A common supply passage 50, formed in one of the cover plates 4, is'adapted to be connected with the carburetor or other source of supply f explosive mixture, and

said passage is provided with two branches 51, 51, which extend through the body of the end plate and communicate at their outer ends with the inlet chambers 52 of the upper and lower supply and exhaust valves respectively. Each of the exhaust chambers 53 of the upper and lower valves communicates with discharge passages 54 constituting extensions of the opposite cover plate and may, if desired, be connected with an ordinary exhaust manifold. v

The rotary valves 40 are operated in properly timed relation by means of gears 55 onrthe outer ends of the shafts 41, 41, which are driven by worm sections carried by shaft 56, which latter is driven from the rotary shaft operated by the engine.

The engine casing 1 is provided at points adjacent the sides of the abutments 3 with tapped openings adapted to receive spark plugs for igniting the charges in the combustion chambers.

, In order to properly lubricate the reladeliver oil to the inner peripheral surfaces of the piston Wings and the interior wall of the engine casing. The upper oil duct 80 is also provided with a branch 83 which communicate with the recess 22 in which the packing rings24 and 25 operate, and as this recess fills with oil the surplus flows intothe annular recess between the end plate and the piston hub and thence into the shaft bearing 12 to lubricate the latter.

As indicated, a crank 60 is attached to the shaft 12 on each side of the engine, and

the two cranks, thus provided, are adapted to be connected with an ordinary crank shaft, to whichv either a continuous rotary or oscillating motion may be imparted, or, if desired, the cranks aforesaid may be attached to any other type of device to which the movement of the engine is to be imparted.

The sequence of operations is diagrammatically indicated in Figs. 16,17. 18 and 19 and the legends thereon clearly indicate the condition maintained in each of the four chambers between the operating faces of the piston wings and the cooperating abutments for a complete oscillation of the piston element, the engine operating on the four cycle principle.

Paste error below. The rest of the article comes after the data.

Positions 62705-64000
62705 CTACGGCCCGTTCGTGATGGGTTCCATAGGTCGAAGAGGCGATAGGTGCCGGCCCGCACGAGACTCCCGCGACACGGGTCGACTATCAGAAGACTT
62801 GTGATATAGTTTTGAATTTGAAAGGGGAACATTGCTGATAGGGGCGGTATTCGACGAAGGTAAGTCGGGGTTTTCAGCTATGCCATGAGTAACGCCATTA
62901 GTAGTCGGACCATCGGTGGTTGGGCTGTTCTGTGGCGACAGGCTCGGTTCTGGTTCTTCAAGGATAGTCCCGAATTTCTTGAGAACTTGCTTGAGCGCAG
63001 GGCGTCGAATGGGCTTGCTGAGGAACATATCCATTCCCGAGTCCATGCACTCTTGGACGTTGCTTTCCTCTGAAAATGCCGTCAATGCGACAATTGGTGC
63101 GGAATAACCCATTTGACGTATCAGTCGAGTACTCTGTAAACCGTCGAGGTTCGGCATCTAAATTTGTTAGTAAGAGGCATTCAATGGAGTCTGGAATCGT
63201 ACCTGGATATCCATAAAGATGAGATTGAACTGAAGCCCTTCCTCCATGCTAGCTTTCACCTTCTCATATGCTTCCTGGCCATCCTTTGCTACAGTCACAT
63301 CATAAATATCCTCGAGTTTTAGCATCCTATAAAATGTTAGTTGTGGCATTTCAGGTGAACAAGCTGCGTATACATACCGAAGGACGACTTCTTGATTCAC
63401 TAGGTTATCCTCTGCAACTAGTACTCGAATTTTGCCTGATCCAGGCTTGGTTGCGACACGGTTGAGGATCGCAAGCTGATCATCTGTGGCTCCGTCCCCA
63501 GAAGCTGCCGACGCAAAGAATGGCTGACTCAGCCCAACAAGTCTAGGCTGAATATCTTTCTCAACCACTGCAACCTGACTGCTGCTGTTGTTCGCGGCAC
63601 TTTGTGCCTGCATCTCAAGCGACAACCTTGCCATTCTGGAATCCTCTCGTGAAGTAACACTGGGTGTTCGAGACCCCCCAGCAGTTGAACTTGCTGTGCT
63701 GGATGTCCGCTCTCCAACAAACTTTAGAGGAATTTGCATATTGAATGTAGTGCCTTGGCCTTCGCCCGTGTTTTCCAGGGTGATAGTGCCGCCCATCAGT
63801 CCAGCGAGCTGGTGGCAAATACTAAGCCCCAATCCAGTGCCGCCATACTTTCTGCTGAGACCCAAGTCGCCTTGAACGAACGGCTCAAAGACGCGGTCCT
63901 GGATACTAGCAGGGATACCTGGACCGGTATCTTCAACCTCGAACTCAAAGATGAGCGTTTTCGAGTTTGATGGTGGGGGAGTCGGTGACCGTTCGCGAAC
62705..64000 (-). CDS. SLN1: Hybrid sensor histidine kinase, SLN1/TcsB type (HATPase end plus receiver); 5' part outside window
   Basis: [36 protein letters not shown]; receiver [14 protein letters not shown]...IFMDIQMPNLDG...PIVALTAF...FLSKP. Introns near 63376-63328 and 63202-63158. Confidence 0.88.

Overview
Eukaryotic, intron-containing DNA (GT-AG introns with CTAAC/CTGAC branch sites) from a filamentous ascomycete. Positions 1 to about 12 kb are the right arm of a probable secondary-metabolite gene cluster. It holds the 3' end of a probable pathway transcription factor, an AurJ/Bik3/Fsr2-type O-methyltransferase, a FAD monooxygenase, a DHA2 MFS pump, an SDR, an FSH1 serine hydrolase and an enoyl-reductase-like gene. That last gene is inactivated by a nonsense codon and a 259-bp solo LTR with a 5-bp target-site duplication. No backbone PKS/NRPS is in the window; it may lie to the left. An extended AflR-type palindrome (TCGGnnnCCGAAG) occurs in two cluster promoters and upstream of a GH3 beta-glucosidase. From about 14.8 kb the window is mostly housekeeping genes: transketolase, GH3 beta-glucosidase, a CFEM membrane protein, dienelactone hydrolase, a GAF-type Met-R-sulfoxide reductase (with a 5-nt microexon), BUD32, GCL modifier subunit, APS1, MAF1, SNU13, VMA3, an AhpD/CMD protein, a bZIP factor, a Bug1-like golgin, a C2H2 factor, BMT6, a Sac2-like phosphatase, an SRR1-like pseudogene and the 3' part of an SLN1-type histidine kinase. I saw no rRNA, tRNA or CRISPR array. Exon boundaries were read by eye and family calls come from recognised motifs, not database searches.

lVhat I claim is:

1. An internal combustion engine com prising a cylindrical casing having oppositely disposed radial abutments therein dividing the casing into two chambers, end cover plates for the casing, an oscillating piston having a cylindrical hub engaging said abutments and radial arms operating in said chambers, said hub having a central circular opening and two oppositely disposed recesses extending therefrom. and a shaft journalled in said cover plates and having a middle section comprising a cylindrical. portion and two radial wings fitting journalled in said cover plates and having v in said chambers, said'hub having a central a middle-section comprising a cylindrical portion "and tWo radial wings'vfitting'the opening in the hub, and radial bolts passingthrough the piston arms and engaging the wing sections of the piston.

3. An internal combust on engine, comprlslng'a cylindrical caslngahaving oppositely disposed radial abutments dividing the casing, 1nto two chambersyan oscillating piston having a cylindricalhub engaging said'abutmentsand radial arms operating circular opening and two oppositely 1disposedrecesses extending therefrom, a shaft journalled in said cover plates and having a 'middle section comprising, a cylindrical portion: and two radial wings fitting the opening in the hub, rotary valves. in said abutments connected with said chambers,

end cover plates for the casing, and inlet and exhaust passages in said-cover plates communicating with the casings of the ro-' tary valves.-